Hincapie's two-page statement did not mention Armstrong by name.
Tygart said all the evidence in the Armstrong case and the cases of six other riders targeted in USADA's investigation would be made available on the agency's website later Wednesday.
Two other players in the Postal team's circle, Dr. Michele Ferrari and Dr. Garcia del Moral, also received lifetime bans as part of the case.
Three other members of the USPS team will take their cases to arbitration. They are team director Johan Bruyneel, team doctor Pedro Celaya and team trainer Jose "Pepe" Marti.
Armstrong chose not to pursue the case and instead accepted the sanction, though he has persistently argued that the USADA system was rigged against him, calling the agency's effort a "witch hunt" that used special rules it doesn't follow in all its other cases.
The UCI has asked for details of the case before it decides whether to sign off on the sanctions. The federation has 21 days to appeal the case to the Court of Arbitration for Sport.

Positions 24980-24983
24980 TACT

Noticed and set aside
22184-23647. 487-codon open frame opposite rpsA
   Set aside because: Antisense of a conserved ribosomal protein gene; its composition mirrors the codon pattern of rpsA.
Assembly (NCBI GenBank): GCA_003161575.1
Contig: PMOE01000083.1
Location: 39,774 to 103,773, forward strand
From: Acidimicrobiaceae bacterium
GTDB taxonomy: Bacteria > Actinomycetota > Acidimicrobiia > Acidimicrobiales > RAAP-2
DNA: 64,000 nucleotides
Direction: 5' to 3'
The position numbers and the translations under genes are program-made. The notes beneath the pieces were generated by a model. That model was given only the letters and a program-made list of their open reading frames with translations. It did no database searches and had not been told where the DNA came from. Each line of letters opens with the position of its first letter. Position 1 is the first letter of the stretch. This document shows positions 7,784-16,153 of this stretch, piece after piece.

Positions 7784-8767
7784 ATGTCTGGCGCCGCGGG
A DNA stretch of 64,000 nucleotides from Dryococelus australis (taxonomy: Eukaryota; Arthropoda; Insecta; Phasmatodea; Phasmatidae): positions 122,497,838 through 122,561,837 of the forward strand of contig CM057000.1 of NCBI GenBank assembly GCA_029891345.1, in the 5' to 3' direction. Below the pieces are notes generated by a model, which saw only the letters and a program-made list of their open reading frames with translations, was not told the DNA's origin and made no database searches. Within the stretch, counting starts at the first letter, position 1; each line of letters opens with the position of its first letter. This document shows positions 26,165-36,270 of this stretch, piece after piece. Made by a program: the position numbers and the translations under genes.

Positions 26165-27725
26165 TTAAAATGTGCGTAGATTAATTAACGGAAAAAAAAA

USADA has said it doesn't need UCI's approval and Armstrong's penalties already are in place.
UCI President Pat McQuaid, who is in China for the Tour of Beijing, did not respond to telephone calls from The Associated Press requesting comment.
The report also will go to the World Anti-Doping Agency, which also has the right to appeal, but so far has supported USADA's position in the Armstrong case.
ASO, the company that runs the Tour de France and could have a say in where Armstrong's titles eventually go, said it has "no particular comment to make on this subject."